The story of commercially recorded Greek music is a complex and, at times, a contentious narrative. Disputes arise regarding questions of ethnicity, language, genesis, development, and identity. When all moot points are suspended, however, we are left with the physical artifact: the 78 RPM disc which contains the auricular expression. The shellac record is the primum movens of this inquiry and all other judgments, assertions, and arguments are to be measured against it…especially aesthetic or sentimental ones. It is this huge body of pre-1956 recordings made in mainland Greece, the US, and Asia Minor that is our evidence. Any contemporary collection that asserts that it reflects or represents the music of a given time and a given place must indeed contain a balanced treatment of styles, instruments and repertoire.
Greek Rhapsody is an oddly articulated and, in a few crucial ways, strangely malformed attempt to present the instrumental music of Greece as recorded in the 78 RPM format. Its most obvious flaw is in its unbalanced presentation of styles, instruments and repertoire to the point that whole regions (and stylistic variations contained therein) of Greece go largely unrepresented, distinct repertoires ignored, and superb artists forgotten. Though such a collection that could encompass multitudes fairly is perhaps overly ambitious, this particular project claims “to present as comprehensive a selection as possible of the instruments current in Greek popular music of the time” and “to be devoted to a panorama of historical instrumental recordings of Greek popular and folk music from the earlier decades of the 20th century.” On both of these claims this collection falls short, perhaps on the former more than the latter.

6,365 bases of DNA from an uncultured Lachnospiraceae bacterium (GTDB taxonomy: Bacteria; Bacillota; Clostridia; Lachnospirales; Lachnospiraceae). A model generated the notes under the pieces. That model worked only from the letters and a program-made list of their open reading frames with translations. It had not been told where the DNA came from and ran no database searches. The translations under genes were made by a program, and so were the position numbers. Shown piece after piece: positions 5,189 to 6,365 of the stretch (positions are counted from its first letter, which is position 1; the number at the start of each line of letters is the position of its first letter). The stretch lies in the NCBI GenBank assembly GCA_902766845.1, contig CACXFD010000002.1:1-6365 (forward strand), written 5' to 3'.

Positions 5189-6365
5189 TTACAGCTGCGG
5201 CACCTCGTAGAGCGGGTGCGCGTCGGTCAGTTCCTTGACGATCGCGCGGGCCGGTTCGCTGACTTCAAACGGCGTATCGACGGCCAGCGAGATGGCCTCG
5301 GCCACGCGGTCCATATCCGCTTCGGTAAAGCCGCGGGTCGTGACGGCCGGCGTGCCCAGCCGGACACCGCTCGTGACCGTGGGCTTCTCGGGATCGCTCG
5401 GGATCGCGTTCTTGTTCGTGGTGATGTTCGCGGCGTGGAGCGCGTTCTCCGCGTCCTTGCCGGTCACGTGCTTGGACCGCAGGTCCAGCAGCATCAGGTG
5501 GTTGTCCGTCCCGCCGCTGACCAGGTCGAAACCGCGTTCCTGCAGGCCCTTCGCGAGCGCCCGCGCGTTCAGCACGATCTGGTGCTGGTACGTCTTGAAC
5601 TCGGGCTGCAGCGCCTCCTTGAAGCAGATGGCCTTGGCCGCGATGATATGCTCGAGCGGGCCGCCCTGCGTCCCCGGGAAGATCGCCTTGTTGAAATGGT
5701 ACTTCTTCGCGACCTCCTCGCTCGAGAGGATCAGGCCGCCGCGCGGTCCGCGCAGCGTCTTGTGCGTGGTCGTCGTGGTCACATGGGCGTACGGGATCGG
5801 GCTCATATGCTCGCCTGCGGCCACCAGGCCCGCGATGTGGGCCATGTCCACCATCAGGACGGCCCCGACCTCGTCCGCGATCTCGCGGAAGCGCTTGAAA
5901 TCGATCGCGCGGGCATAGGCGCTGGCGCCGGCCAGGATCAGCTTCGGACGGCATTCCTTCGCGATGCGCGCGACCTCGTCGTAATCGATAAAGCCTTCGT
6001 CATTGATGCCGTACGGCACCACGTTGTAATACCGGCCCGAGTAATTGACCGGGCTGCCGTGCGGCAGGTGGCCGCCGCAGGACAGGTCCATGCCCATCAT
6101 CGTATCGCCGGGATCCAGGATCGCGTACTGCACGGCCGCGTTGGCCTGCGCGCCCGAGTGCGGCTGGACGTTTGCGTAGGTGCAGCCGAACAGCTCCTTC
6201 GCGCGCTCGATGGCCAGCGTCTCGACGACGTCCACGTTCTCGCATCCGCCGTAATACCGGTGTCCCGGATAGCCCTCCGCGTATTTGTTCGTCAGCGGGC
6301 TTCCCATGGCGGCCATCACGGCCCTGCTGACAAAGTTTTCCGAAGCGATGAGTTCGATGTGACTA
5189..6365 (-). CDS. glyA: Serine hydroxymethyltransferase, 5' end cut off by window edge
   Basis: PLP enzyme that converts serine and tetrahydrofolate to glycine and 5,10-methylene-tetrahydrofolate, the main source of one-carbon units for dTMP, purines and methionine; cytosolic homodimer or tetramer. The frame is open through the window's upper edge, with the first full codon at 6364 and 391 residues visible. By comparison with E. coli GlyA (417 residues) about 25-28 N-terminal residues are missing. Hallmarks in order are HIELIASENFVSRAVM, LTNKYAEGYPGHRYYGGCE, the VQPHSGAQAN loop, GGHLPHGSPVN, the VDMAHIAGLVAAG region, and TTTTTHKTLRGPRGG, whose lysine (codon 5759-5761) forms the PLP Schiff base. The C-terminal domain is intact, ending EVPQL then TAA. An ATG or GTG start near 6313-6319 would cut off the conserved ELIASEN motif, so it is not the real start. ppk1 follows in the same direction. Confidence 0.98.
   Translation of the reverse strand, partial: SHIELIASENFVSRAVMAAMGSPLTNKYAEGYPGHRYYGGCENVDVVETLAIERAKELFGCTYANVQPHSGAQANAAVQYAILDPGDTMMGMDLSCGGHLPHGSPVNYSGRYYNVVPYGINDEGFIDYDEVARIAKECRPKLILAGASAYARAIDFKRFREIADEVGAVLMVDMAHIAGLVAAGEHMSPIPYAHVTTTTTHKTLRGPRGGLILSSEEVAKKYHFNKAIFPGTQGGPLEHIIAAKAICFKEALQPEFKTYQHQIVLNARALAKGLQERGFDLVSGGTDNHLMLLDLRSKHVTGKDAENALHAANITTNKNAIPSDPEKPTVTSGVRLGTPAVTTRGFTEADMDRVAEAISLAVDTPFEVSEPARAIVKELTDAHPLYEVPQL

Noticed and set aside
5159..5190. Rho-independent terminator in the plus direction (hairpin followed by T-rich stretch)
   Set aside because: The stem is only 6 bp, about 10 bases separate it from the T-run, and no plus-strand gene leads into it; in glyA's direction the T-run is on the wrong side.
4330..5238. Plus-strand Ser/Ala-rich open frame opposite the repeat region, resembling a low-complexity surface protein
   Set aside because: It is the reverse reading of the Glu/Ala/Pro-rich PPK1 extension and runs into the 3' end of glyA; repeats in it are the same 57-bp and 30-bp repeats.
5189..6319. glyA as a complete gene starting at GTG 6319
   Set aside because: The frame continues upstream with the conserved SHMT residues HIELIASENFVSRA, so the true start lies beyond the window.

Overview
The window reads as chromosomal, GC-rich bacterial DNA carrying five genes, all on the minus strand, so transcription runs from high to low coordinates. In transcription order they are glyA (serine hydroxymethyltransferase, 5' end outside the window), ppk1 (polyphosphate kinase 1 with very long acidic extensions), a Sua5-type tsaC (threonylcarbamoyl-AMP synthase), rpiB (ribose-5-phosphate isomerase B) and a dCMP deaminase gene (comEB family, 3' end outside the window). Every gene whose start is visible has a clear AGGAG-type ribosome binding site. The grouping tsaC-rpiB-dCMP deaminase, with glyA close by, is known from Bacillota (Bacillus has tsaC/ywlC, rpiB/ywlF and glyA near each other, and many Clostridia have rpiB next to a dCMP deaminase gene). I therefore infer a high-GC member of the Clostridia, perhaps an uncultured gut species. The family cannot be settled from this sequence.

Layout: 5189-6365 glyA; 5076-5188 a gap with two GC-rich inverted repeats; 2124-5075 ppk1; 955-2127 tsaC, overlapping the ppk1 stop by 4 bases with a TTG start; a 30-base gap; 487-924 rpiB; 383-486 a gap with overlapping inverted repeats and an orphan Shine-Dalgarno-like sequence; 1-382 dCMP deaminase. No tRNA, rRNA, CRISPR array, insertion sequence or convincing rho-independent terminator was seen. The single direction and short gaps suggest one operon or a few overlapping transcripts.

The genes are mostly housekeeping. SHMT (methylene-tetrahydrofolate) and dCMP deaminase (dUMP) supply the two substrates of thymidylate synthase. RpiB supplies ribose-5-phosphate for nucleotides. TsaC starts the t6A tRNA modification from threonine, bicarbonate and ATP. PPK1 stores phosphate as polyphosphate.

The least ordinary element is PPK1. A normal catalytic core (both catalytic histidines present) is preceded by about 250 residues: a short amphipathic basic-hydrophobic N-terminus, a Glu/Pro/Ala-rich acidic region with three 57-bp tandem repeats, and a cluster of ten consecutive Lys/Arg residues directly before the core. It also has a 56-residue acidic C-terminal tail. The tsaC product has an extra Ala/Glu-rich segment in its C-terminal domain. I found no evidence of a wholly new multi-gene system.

Before this critique a little context is necessary. From 1453 to 1832 most of Greece was controlled by the Ottoman Empire. The Turkish capital, Constantinople, became the center of culture and artistic expression for this Muslim empire. At the same time, Constantinople was regarded by Greeks as the true center of Greek Christian Orthodoxy. After a failed attempt to reclaim Constantinople during the unsuccessful Greek invasion of Turkey from 1919-1922, the Lausanne Treaty on exchange of populations in 1923 introduced approximately 1.4 million Greeks from Asia Minor to mainland Greece, most of whom were settled in Athens and Piraeus. Religion was used to define ethnicity and nationality, so the population exchange introduced Christians from Asia Minor to overcrowded urban areas in Greece, but many of these immigrants only spoke Turkish and had only known Turkish culture. It is at this time that Asia Minor melodies and Turkish/Arabic scales were rapidly grafted onto and amalgamated with mainland Greek musical style and technique. Of course there were earlier, gradual introductions and mixings of Turkish and Arabic music on the mainland, but this sudden arrival of musicians and “music consumers” introduced a style of popular urban music that came to be known as rembetika.
A commonly understood distinction in Greek music is one between laïki, urban popular music, and demotic, village (folk) music. Roughly speaking, rembetika falls under the category of laïki, and music played in the villages of Northern Greece (Epirus), Thessaly, Macedonia, Thrace, Peloponnese, and most of the Aegean islands including Crete, is defined as demotic. With few exceptions, Greek Rhapsody contains only instrumental pieces that are laïki, popular urban music, and this is a regrettable omission that greatly diminishes the richness of Greek music and overly simplifies, if not misrepresents, the narrative of Greek musical expression and recording.